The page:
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Home > Weeds > Field Horsetail

Field Horsetail—Equisetum arvense

A persistent weed in cultivated land, pastures and roadsides. It is also called scouring rush—it has a high silica content in its leaves, which makes it useful to scour pans. Once established it is very difficult to eradicate. It can be poisonous to animals, causing illness.

field horestail shoots stem of field horsetail field horsetail field horsetail in field
Pale brown, slender, jointed fertile shoots appear in the spring and grow 4 to 30 inches tall. They produce spores on a 1 to 4 inch pinecone-like fruiting head. Green, segmented sterile stems appear later. These stems have whorls of pine-needle-like branches and resemble a bottle-brush. They grow 4 to 30 inches tall. Reproduction is by spores, but more extensively by creeping rhizomes (horizontal underground stems) which are generally 5 feet, but can be up to 20 feet, below ground. Commonly found on shaded, moist soil in meadows, along roadsides, in ditches and thickets, along stream banks, and at the edges of swamp.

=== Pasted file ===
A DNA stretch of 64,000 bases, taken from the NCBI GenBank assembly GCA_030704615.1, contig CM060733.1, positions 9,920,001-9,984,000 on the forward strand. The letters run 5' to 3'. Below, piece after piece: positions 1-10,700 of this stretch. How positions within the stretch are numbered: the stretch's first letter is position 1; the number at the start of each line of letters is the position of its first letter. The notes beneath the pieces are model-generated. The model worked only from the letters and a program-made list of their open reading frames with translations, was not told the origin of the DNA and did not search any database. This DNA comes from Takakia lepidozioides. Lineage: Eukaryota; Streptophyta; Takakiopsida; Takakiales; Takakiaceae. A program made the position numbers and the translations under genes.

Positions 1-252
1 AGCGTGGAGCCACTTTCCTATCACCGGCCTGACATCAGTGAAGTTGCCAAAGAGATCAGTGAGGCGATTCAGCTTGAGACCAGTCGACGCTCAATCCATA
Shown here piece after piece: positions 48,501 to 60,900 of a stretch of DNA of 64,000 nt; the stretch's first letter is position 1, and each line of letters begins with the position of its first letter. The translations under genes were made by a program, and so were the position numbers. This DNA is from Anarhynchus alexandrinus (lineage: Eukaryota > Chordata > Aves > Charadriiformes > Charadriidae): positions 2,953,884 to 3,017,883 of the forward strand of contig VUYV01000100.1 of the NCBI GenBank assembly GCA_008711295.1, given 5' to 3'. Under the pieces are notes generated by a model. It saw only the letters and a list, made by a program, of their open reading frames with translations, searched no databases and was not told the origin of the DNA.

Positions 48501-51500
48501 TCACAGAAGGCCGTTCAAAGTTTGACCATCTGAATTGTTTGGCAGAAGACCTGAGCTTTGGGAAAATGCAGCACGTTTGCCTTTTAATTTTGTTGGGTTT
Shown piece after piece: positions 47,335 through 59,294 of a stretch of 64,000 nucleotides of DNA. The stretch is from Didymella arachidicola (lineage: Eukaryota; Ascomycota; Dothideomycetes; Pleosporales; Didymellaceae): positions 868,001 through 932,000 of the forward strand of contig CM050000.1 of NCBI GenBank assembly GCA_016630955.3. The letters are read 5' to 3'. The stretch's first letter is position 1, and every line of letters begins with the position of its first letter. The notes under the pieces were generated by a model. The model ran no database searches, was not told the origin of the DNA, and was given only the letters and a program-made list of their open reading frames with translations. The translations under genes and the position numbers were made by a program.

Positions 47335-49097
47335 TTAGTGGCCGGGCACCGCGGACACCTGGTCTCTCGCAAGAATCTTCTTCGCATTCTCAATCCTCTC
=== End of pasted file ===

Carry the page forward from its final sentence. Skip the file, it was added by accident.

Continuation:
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[Photos, left to right: Gil Wojciech, Polish Forest Research Institute, Bugwood.org; Richard Old, XID Services, Inc., Bugwood.org; John Cardina, The Ohio State University, Bugwood.org; Ohio State Weed Lab Archive, The Ohio State University, Bugwood.org]

 
It is the policy of the State of Maine to minimize reliance on pesticides. The Maine Department of Agriculture and the Maine IPM Council encourage everyone to practice integrated pest management and to use pesticides only as a last resort. The mention of pesticides in the fact sheets linked to these pages does not imply an endorsement of any product. Be sure that any product used is currently registered and follow all label directions.